Paul was the senior and managing partner of a law firm with eleven staff and 23 lawyers across Colorado and North Carolina. His undergraduate degree was in marketing and finance. He can help lawyers as proprietors by evaluating a firm’s business structure and by sharing his own successes and failures. Paul knows all too well the difference between courtroom advocacy and business acumen.
Paul has worked with numerous lawyers handling their first courtroom appearances. He has served as a judge for the world moot court competition in Washington, D.C. and for mock trial and moot court competitions at the national, regional, and local levels as well as the law school, undergraduate, and high school levels. He will watch beginners in the courtroom and both before and during trial. Paul can help beginners and experienced advocates refine their skills to get to the next level.
Paul will assist lawyers and their clients, separately or both, with evaluating the evidence and recommending further actions. A private and neutral review can help lawyers and clients avoid catastrophe. Paul’s reviews prove helpful in cases involving contingent fees and substantial litigation costs. Likewise, Paul can help bridge gaps between a lawyer’s opinions and a client’s expectations. Alternatively, Paul can provide a confidential evaluation for the benefit of the lawyer alone. Even the best of lawyers benefit from a fresh set of eyes.
Paul will accept most court appointments to a special master position. A special master is like an arbiter with limited authority but limited at a court’s direction rather than the parties’ direction. The court defines the limitations, and the special master works for the court. A typical example of an action with a special master is an action involving a large volume of documents. Paul has worked on three nine-figure lawsuits involving tens of millions of pieces of paper. He has also worked on cases with highly sensitive evidence requiring special protections for confidentiality. When a case is already in litigation, one or more parties can ask a court to appoint Paul to be a special master.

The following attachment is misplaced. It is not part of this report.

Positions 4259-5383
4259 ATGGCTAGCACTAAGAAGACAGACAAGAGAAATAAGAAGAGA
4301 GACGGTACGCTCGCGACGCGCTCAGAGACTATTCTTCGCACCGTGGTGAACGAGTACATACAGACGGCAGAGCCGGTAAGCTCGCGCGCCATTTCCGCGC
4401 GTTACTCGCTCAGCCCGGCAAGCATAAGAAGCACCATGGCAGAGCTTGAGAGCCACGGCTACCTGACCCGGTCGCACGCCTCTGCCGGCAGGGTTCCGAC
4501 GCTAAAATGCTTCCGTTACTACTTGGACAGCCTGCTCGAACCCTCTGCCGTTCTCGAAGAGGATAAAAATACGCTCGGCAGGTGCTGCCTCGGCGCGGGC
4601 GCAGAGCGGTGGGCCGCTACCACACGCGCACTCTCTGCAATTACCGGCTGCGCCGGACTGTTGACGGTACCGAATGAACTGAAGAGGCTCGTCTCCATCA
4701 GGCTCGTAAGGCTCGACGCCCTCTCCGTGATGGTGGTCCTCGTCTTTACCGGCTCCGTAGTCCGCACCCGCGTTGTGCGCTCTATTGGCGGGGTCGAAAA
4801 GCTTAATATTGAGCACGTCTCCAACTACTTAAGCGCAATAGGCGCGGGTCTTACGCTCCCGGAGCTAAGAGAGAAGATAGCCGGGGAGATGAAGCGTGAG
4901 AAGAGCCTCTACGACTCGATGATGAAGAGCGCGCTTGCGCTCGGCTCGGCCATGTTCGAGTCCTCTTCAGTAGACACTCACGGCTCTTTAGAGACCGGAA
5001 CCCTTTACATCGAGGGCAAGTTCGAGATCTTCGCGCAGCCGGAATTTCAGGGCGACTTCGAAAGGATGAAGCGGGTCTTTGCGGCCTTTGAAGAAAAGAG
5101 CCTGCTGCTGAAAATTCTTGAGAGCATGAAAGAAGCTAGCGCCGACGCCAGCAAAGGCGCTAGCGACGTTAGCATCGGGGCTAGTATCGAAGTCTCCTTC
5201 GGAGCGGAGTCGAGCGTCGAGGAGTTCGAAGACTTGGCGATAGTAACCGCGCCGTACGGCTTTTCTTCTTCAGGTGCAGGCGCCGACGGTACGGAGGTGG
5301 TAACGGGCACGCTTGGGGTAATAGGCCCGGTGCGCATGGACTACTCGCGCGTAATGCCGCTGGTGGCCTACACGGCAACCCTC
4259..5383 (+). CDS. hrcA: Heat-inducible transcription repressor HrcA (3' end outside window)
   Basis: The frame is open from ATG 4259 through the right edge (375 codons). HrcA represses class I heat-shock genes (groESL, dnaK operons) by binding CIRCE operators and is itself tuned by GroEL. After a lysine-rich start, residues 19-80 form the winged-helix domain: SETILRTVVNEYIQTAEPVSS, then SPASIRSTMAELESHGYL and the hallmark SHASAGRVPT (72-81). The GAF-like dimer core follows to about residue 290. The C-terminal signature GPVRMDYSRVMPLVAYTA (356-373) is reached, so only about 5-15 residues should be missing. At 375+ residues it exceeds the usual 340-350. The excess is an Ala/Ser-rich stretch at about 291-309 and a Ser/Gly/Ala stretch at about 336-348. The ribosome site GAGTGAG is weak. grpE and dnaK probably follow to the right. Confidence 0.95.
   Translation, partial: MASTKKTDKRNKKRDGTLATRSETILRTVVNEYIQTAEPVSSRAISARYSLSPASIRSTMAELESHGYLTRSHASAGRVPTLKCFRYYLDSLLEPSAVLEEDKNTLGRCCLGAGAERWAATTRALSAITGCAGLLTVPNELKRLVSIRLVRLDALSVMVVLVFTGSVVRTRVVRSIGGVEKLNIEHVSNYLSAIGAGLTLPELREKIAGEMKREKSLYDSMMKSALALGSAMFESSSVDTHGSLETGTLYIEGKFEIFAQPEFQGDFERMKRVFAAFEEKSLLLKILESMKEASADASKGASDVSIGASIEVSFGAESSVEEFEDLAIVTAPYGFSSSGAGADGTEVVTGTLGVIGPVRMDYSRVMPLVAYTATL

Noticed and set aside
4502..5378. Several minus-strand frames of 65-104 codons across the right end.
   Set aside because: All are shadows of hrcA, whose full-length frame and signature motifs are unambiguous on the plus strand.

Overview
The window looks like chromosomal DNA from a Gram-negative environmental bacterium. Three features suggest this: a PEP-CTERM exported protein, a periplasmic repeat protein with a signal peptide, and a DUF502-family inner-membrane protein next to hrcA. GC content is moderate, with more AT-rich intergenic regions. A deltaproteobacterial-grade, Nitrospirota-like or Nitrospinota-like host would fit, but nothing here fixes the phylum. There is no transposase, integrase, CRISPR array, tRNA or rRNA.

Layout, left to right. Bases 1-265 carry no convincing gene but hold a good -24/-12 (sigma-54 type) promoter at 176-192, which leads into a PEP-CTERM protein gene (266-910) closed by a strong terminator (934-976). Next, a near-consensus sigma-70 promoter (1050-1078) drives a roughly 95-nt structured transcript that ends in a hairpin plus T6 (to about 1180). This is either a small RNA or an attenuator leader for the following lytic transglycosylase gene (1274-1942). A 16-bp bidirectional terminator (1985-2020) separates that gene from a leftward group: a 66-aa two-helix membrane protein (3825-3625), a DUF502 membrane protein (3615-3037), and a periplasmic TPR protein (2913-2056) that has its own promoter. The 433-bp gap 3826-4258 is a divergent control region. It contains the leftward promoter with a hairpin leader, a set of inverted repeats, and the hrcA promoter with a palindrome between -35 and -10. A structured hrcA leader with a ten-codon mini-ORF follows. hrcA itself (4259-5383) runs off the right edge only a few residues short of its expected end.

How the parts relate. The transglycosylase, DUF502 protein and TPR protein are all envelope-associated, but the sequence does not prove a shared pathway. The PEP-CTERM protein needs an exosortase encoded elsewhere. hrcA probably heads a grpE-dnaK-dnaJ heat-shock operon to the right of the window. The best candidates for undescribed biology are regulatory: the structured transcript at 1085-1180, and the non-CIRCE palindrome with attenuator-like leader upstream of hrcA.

Just as parties can hire Paul to decide all their disputes, parties can hire Paul to resolve just some of their disputes. This form of partial ADR has many names but they all boil down to the power of the parties to limit how far an arbiter may go to resolve the differences. The parties can control the scope of the arbiter’s authority. A typical example of partial arbitration involves the production of confidential evidence, such as trade secrets or especially private information. Another example of private and limited arbitration arises when dispositive arbitration involves evidence that the parties do not yet want the final arbiter to see. Paul can provide confidential preliminary rulings on the admissibility of evidence at the evidentiary hearing.
As a mediator, Paul has no authority to dictate a solution to a dispute. He simply shuttles messages back and forth between the parties and tries to mitigate the tension of direct conversations. However, the parties may choose to hire Paul to make a decision — another form of ADR called “dispositive arbitration” or simply “arbitration.” As an “arbiter” or “arbitrator,” Paul will listen to evidence at a hearing (similar to trial), render an “award,” and provide a written explanation for the award. In addition, if necessary, Paul will decide the answers to questions preliminary to the evidentiary hearing. Parties sometimes choose arbitration because it can be private, faster, and less expensive than a trial, and still, a court of record can enter a judgment enforcing the arbiter’s award.
The Colorado Constitution requires the State of Colorado to provide its residents with a public place to present complaints against other businesses and individuals. The State created a system of courts “of record” and empowered the courts to establish and enforce resolutions to disputes. This process might be called “primary dispute resolution.” However, residents may choose to pursue alternative procedures, which are sometimes called “alternative dispute resolution” or “ADR.” Mediation is one form of ADR. To avoid the expense and uncertainty of trial, the parties to a dispute can hire a “neutral” or “mediator” to facilitate communication among the parties, who may find that the dispute has destroyed productive communications. As a mediator, Paul provides many years of trial experience and complex dispute experience to help the parties. At a time and place the parties select, Paul will provide the parties with focused attention on the dispute and knowledgeable shuttle diplomacy for the resolution.